You can see a video of our pumpkin spice paint below:
I recently attended a make and take sessions and one of the things we made was pumpkin spice paint. It is super easy to make but I felt the recipe we used was a bit too runny so I modified it a little.
To make the paint I put three packets of unflavored gelatine into a jar along with 1 cup of boiling water and mixed the two together until the gelatine was dissolved. I added yellow and red food coloring and stirred until I had an orange color I was happy with.
The last step was to add the pumpkin pie spice into the paint. I just continued to shake some in until I got the scent that I wanted. Everyone loved how the paint smelled and were very excited to paint with it.
I let the paint cool down which also helped to thicken it. The children then painted large circles on cardstock paper. When they painted they could see the specks of pumpkin spice. We let that paint dry and cut out the circle and glue it on to a sheet of colored cardstock paper. The children cut out a leaf and stem and glue that on the pumpkin. They then glue pumpkin seeds on for extra fine motor work.
You can see a video of our pumpkin spice paint below:
We love working with pumpkins seeds ... there are so many things your can do with them!! I set this activity up in our math center using two pumpkin bowls that I purchased from Target. You can use any kind of bowl or container that works for you. I put the pumpkin seeds in one of the bowls and set out a pair of jumbo tweezers along with dice.
The children rolled the dice and then used the tweezers to transfer the same number of pumpkin seeds into the empty bowl. They continued to roll the dice until all of the pumpkins seeds had been transferred. This activity can also be done without the tweezers and/or the dice.
You can see a video of this activity by clicking below:
The free membership printable this week is Pumpkin Number Match for number recognition and review. I printed the patterns on cardstock paper ... cut them out and laminated them.
I mixed up the pumpkin number cards and the number circles so that they were out of order and then set them both out on a table. This activity can also be done on the floor.
In this activity the children put the pumpkin cards in numerical order and then place the matching number circle on top of each pumpkin.
You can grab the patterns below for free until Sunday October 8th ... after that date they will only be available in the member's section which is also where I have added the pumpkin alphabet match.
pumpkin number match
The free membership printable this week is Fall Alphabet Pick and Cover for letter recognition and review. I printed the patterns on cardstock paper ... cut them out and laminated them.
I made both uppercase and lowercase letter mats along with letter cards. I set them out along with buttons to use as cover-ups. You can also use pom poms ... playdough ... or the included circle patterns as cover-ups.
In this activity the children pick a letter card and then cover up the same letter on the fall letter mat. Play continues until all letter have been covered.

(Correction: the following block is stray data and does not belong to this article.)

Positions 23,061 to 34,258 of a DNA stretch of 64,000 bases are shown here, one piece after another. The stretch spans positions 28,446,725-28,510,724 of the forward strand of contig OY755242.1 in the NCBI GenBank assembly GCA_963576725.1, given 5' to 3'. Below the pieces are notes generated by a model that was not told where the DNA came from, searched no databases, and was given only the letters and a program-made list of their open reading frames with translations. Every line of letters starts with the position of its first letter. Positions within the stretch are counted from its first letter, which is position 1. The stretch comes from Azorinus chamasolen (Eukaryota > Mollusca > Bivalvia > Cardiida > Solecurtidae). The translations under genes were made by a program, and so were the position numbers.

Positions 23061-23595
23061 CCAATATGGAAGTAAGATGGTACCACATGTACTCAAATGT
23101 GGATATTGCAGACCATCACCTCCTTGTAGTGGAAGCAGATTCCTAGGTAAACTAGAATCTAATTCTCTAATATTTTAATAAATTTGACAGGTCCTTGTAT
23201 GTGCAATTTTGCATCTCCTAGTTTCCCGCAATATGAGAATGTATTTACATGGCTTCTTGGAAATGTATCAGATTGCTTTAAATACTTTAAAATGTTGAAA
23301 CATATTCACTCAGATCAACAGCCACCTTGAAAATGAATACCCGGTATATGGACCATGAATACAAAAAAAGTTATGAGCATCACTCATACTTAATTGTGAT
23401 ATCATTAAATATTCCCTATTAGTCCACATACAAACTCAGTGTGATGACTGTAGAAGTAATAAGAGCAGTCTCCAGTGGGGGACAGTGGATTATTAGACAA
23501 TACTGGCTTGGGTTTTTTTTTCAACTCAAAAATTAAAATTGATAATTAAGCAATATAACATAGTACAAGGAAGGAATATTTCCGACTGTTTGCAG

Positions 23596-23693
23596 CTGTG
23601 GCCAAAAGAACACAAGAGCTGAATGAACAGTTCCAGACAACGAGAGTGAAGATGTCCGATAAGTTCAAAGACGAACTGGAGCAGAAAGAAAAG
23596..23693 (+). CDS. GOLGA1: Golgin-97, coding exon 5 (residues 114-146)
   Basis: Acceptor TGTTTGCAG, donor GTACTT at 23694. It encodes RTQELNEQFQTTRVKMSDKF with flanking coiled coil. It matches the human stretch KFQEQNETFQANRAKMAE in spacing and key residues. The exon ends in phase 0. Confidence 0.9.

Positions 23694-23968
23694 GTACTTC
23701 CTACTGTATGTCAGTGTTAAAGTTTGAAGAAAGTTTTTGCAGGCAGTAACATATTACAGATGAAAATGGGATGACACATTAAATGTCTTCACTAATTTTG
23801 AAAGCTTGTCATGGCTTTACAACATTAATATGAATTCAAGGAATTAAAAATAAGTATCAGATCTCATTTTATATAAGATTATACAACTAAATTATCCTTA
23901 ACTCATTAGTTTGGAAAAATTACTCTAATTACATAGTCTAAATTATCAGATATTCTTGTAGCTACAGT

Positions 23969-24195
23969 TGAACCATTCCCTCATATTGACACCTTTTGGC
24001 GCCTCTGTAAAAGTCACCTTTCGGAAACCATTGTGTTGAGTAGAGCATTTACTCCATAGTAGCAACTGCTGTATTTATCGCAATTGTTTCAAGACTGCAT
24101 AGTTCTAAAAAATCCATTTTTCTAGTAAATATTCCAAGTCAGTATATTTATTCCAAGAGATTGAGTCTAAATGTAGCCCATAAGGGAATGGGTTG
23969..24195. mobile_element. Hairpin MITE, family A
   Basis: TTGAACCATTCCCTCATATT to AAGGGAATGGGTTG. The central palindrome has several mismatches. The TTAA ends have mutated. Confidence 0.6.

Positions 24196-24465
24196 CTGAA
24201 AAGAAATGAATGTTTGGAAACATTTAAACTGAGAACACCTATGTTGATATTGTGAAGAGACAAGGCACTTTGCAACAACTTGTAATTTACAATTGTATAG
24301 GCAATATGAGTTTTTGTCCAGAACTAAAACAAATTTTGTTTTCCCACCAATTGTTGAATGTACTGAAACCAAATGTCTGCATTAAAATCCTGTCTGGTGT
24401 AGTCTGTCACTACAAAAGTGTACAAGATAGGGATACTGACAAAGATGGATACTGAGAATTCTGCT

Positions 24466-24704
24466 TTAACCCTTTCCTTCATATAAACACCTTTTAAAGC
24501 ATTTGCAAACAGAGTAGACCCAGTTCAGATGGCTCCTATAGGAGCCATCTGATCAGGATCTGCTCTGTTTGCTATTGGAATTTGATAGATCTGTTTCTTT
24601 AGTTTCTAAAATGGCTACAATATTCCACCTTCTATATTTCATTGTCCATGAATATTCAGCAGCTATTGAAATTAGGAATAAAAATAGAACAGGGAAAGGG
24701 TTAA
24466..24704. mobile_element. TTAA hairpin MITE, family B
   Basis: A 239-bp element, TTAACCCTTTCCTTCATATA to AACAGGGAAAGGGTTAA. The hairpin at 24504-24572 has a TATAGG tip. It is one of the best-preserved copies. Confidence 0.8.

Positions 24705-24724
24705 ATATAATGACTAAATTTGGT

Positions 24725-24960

You can grab the patterns below for free until Sunday October 1st ... after that they will only be available in the member's section which is also where I have added the fall number pick and cover mats with numbers 0-20 and 0-30.
fall alphabet pick and cover
The free membership printable this week is Fall Leaf Puzzles for visual discrimination and color recognition. I printed the patterns on cardstock paper ... cut them out and laminated them. I then cut along the line on each leaf to make two halves.
I separated the leaves into two halves and put them into two baskets. I have included twenty pattern leaf puzzles and twelve color leaf puzzles.
In this activity the children find the two halves and put them together to form a leaf. Play continues until all puzzle pieces have been matched.
You can grab the patterns below for free until Sunday September 24th ... after that they will only be available in the member's section which is also where I have added a fall leaf color sort.
fall leaf puzzles
*make sure you open this file in adobe acrobat reader instead of the default web browser pdf reader.
This is one of our favorite fall craft projects to make!! We do it over a span of two to three days but you can adjust it to fit the needs of your early learners. We use large sheets of construction paper (usually sold right next to the regular sized construction paper) but if you do not want to make giant scarecrows you can scale the project down to make smaller ones.
You can either have the pieces already cut out for younger children to put together or have guide pieces set out for the children to use as a reference for cutting their scarecrow pieces.
You will need to have a head ... hat ... pants ... shirt body ... sleeves ... straw ... eyes and a nose. You will also need to have various colors of tissue paper that has been cut or torn into squares.
Once all of the pieces have been cut out it is time to put them all together. You can put them together any way you wish but I found that we had the most success starting with the head and working our way down.
The hat gets glued at the very top of the head and the shirt body on top of the bottom of the head. You want to make sure to leave enough room to make a face on the head.
The sleeves the next to get glued on and they should be glued behind the shirt body. The sleeves can be angled in any direction.
The pants are glued under the bottom of the shirt. We used three inch long strips of yellow paper glued to the bottom of the hat ... arms ... and legs to represent straw.
We glued the eyes and nose on the scarecrow head and also drew a mouth with a marker. The last step was to glue the tissue paper squares on the scarecrow.
You can see a video of this project below:
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